Rich Dad Poor Dad

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Rich Dad Poor Dad
Author Robert Kiyosaki
Sharon Lechter
Country USA
Language English
Series Rich Dad Series
Genre Self-help, personal finance, entrepreneurship, business, investing
Publisher Warner Books Ed
Publication date
April 1, 2000
Media type Hardback and paperback
Pages 207
ISBN 0-446-67745-0
OCLC 43946801
Dewey Decimal 332.024 22
LC Class HG179 .K565 2000

Rich Dad Poor Dad is a book by Robert Kiyosaki. It advocates financial independence and building wealth through investing, real estate investing, starting and owning businesses, as well as increasing one's financial intelligence. Rich Dad Poor Dad is written in the style of a set of parables, ostensibly based on Kiyosaki's life.[1] Kiyosaki stresses the ownership of high value assets that produces cash flow, rather than being an employee in the book.

Summary[edit]

The book is largely based on Kiyosaki's upbringing and education in Hawaii. It highlights the different attitudes to money, work and life of two men (i.e. his titular "rich dad" and "poor dad"), and how they in turn influenced key decisions in Kiyosaki's life.

Among some of the book's topics are:

  • Robert Kiyosaki's personal story
  • The difference between assets and liabilities
  • What the rich teach their kids about money that the poor and middle class do not
  • The idea that your primary residence is not an asset, but a liability
  • The value of financial intelligence and financial literacy
  • The importance of investing and entrepreneurship

Kiyosaki advocated his former mentor and American futurist, Dr. Buckminster Fuller's views on wealth, that wealth is measured by the number of days the income from your assets can sustain you, and financial independence is achieved when your monthly income from assets exceeds your monthly expenses.

Reception[edit]

Rich Dad Poor Dad has sold over 26 million copies and received positive reviews from some critics.[2] Oprah Winfrey endorsed the book on her show. Another celebrity supporter is Will Smith, who said he is teaching his son about financial responsibility by reading the book.[3]

John T. Reed, a critic of Robert Kiyosaki, says, "Rich Dad, Poor Dad contains much wrong advice, much bad advice, some dangerous advice, and virtually no good advice." He also states, "Rich Dad, Poor Dad is one of the dumbest financial advice books I have ever read. It contains many factual errors and numerous extremely unlikely accounts of events that supposedly occurred."[4] Kiyosaki provided a rebuttal to some of Reed's statements.[5] Slate reviewer Rob Walker called the book full of nonsense, and said that Kiyosaki's claims were often vague, the narrative "fablelike", and that much of the book was "self-help boilerplate", noting the predictable common features of such books were present in Rich Dad, Poor Dad. He also criticizes Kiyosaki's conclusions about Americans, American culture, and Kiyosaki's methods.[1]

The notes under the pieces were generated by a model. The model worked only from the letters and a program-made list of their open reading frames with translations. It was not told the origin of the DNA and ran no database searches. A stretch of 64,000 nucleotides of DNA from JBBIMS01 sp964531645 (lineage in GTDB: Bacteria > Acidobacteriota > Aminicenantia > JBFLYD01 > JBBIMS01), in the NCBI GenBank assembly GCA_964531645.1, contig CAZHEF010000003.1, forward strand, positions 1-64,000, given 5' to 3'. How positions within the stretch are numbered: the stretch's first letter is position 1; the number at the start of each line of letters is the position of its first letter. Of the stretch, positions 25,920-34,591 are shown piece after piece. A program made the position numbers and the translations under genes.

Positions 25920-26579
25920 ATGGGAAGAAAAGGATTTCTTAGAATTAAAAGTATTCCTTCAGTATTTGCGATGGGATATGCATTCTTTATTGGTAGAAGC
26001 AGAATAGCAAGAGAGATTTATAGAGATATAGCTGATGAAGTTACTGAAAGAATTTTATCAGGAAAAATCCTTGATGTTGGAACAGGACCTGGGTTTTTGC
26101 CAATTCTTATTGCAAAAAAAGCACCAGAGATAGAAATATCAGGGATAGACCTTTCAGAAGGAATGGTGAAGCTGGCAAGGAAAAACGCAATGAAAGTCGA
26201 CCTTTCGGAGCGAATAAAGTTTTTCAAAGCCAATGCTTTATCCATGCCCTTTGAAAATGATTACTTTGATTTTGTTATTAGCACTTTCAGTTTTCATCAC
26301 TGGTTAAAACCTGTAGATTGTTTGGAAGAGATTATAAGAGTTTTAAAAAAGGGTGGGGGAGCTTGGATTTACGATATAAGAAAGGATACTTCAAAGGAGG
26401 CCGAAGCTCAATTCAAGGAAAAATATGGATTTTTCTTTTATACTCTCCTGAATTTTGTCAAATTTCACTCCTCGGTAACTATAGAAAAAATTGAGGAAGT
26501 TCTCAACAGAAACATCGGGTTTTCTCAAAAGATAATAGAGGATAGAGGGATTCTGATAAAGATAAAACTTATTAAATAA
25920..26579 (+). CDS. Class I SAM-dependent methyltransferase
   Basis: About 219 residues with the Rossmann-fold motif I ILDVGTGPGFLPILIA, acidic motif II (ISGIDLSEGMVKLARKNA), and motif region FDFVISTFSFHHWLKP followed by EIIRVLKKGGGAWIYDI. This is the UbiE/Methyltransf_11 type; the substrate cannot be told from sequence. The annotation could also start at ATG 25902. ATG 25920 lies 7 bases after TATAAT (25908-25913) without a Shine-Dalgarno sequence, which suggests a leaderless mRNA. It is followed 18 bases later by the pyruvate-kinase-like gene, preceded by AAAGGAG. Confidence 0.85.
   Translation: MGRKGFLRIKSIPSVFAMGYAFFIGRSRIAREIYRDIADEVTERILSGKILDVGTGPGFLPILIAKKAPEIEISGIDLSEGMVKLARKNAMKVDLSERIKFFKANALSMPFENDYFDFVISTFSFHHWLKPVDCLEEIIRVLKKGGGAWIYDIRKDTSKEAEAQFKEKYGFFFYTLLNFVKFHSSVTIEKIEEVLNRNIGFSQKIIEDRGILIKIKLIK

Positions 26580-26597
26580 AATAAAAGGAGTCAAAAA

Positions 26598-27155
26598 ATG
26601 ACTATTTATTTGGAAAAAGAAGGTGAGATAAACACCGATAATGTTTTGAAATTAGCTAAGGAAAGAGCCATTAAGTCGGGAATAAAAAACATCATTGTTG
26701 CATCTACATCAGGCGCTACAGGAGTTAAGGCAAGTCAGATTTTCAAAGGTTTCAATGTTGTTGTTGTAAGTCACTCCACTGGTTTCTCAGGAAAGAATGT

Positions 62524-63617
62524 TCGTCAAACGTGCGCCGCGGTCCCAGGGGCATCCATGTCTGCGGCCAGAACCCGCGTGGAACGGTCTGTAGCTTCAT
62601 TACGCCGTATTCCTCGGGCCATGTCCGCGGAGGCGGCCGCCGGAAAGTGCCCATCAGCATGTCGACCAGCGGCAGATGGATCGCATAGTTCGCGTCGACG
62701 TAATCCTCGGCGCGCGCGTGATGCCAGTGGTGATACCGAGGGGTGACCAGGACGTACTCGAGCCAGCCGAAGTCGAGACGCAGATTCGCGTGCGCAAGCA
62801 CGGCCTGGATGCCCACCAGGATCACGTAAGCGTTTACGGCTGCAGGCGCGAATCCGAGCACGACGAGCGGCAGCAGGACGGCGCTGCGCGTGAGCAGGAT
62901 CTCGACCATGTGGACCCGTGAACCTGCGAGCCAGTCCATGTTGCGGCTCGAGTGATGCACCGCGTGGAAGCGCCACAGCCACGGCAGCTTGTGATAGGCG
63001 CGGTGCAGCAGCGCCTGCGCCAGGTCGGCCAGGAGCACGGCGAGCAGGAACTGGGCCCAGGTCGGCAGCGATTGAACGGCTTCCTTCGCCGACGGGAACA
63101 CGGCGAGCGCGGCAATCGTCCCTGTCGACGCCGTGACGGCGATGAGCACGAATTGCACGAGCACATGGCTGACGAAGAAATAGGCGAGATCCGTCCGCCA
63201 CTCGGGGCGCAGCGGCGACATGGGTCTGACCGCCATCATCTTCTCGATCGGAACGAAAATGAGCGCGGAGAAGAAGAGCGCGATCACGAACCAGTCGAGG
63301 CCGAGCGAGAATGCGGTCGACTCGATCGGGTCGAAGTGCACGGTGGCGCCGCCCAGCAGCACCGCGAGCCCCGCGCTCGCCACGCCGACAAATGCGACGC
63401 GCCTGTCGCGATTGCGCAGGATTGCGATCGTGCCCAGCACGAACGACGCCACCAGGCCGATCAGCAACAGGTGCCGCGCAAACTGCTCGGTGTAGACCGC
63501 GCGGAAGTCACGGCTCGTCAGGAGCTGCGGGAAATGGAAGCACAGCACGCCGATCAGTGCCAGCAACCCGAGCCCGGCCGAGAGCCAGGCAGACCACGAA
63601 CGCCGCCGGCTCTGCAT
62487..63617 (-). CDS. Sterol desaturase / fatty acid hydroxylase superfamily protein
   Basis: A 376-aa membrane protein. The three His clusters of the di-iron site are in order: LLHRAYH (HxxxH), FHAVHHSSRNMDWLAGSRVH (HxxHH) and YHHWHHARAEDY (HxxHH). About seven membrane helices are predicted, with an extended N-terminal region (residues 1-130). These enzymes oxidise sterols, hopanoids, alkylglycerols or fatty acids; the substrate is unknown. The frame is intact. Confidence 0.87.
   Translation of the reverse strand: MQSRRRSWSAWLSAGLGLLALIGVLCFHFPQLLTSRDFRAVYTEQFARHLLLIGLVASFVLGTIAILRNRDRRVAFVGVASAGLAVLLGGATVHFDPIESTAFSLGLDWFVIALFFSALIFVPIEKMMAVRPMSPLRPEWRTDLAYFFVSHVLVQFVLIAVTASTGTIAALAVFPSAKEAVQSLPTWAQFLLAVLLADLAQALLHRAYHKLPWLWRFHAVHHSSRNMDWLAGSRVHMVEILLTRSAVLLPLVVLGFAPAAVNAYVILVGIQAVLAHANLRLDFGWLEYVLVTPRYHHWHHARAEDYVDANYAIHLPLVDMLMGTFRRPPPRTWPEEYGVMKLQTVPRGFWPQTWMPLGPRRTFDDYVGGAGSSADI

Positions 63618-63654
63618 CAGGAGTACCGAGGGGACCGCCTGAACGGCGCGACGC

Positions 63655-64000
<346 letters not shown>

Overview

Rich Global LLC Bankruptcy[edit]

On August 20, 2012, one of Kiyosaki's companies, Rich Global LLC, filed for bankruptcy in Wyoming Bankruptcy Court.[6] The move followed a ruling by a U.S. District Court jury that former business partners of Kiyosaki were entitled to $23,687,957.21 of the profits from events they helped to set up for Kiyosaki including a 2002 appearance at New York's Madison Square Garden. A spokesman for Kiyosaki asserted that the amount of the award exceeded the value of Rich Global LLC and that Kiyosaki had no intention of using his personal assets to meet the judgement.[7]

Definition of assets[edit]

One statement made throughout the book was the cause of both criticism and praise in the media. In the book, Kiyosaki claims that an individual's house is not an asset, although banks permit people to list it as such. He says a house is a liability. His definition of assets and liabilities is somewhat simplistic: "During hard times assets feed you, and liabilities eat you". Kiyosaki was indicating that liabilities are, by definition, "...anything that takes money out of your pocket," while assets, are "...properties that bring money into your pocket." Therefore a house that costs you money is a liability, and a rental property that produces positive cash flow income is considered to be an asset. A profitable business is also an asset, while a business that loses money is considered a liability.[8]

Publishing success[edit]

The book was originally self-published in 1997 before being picked up commercially to become a NY-Times bestseller, the book has sold 26 million copies and has become a household name.[9] In his audiobook Choose to be Rich, Kiyosaki said that every publisher turned him down, and Barnes & Noble refused to stock the book initially. He places his focus upon talk shows and radio show appearances, which had the biggest influence on book sales.[10]

Adaptations[edit]

A mobile app version of Rich Dad Poor Dad was developed by Torn Screen Entertainment in 2014.

References[edit]

Bibliography[edit]

  • Rich Dad Poor Dad: What the Rich Teach Their Kids About Money That the Poor and Middle Class Do Not!, by Robert Kiyosaki and Sharon Lechter. Warner Business Books, 2000. ISBN 0-446-67745-0

External links[edit]